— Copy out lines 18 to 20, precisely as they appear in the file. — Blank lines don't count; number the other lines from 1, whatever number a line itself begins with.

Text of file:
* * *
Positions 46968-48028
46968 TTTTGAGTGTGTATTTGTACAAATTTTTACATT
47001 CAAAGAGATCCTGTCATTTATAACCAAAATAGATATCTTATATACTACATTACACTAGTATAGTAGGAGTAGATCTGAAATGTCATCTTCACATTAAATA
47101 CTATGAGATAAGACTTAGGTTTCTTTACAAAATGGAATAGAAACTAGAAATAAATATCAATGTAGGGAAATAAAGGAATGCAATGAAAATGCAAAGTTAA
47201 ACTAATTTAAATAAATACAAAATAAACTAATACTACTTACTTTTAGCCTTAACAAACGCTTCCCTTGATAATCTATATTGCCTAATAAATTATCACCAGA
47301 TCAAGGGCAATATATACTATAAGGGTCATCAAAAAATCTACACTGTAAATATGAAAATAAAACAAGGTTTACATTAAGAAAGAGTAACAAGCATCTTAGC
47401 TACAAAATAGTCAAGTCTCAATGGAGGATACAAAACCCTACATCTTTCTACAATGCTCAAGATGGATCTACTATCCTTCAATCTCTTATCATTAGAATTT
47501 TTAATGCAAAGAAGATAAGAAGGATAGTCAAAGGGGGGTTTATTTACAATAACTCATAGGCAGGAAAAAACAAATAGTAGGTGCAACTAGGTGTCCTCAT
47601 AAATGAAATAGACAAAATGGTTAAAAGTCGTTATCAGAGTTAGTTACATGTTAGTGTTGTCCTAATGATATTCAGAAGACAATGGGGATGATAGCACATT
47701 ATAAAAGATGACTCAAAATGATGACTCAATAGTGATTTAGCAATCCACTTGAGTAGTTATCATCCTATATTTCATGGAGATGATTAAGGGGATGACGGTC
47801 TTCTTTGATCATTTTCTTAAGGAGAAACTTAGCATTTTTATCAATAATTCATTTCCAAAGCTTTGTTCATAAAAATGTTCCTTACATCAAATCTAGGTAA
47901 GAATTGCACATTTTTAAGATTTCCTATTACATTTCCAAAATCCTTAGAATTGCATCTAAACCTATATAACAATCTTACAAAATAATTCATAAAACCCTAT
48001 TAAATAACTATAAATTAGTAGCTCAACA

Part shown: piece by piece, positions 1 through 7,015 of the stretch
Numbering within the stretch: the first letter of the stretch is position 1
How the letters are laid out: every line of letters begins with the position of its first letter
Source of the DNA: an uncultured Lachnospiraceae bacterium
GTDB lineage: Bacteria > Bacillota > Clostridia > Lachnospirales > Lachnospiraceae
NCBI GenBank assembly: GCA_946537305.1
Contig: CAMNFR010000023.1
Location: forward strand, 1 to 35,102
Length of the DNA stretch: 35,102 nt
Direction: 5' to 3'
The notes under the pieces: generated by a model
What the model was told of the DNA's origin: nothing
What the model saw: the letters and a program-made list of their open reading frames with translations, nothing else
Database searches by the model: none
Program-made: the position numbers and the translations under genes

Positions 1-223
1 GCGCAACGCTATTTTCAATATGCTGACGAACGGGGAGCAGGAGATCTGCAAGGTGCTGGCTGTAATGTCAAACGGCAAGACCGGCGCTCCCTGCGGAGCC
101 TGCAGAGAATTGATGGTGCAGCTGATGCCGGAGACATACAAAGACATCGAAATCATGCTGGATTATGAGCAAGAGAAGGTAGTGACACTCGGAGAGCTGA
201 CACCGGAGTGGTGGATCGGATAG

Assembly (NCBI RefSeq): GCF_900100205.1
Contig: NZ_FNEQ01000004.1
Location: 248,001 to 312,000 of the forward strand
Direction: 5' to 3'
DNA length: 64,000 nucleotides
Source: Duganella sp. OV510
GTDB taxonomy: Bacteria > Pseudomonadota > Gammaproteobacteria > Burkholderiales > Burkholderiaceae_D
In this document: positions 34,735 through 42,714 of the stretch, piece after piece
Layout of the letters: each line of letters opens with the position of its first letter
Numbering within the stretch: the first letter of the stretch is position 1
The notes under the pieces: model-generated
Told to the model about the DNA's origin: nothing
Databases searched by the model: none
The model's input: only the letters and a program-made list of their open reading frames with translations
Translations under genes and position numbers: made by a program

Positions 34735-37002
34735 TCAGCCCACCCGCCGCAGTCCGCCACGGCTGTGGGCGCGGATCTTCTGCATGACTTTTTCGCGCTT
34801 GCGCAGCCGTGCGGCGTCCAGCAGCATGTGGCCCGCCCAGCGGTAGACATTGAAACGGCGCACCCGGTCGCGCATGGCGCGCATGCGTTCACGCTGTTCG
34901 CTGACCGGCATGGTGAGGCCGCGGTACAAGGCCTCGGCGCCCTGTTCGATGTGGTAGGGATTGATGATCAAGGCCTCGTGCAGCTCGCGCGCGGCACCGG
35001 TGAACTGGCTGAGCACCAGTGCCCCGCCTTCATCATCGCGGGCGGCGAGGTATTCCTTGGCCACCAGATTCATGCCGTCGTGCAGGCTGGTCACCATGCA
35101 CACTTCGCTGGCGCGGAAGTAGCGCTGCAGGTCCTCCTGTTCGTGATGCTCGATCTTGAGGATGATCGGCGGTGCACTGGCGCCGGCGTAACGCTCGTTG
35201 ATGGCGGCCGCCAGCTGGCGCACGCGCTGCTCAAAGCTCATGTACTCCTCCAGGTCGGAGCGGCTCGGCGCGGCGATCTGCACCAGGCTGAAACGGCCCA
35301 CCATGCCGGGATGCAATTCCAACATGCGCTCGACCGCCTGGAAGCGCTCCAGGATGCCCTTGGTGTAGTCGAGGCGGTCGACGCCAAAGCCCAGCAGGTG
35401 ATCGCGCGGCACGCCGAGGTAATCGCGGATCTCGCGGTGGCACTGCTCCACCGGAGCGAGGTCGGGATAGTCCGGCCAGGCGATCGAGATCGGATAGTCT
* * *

GTDB lineage: Bacteria > Bacillota > Clostridia > Lachnospirales > Lachnospiraceae
NCBI GenBank assembly: GCA_946537305.1
Contig: CAMNFR010000023.1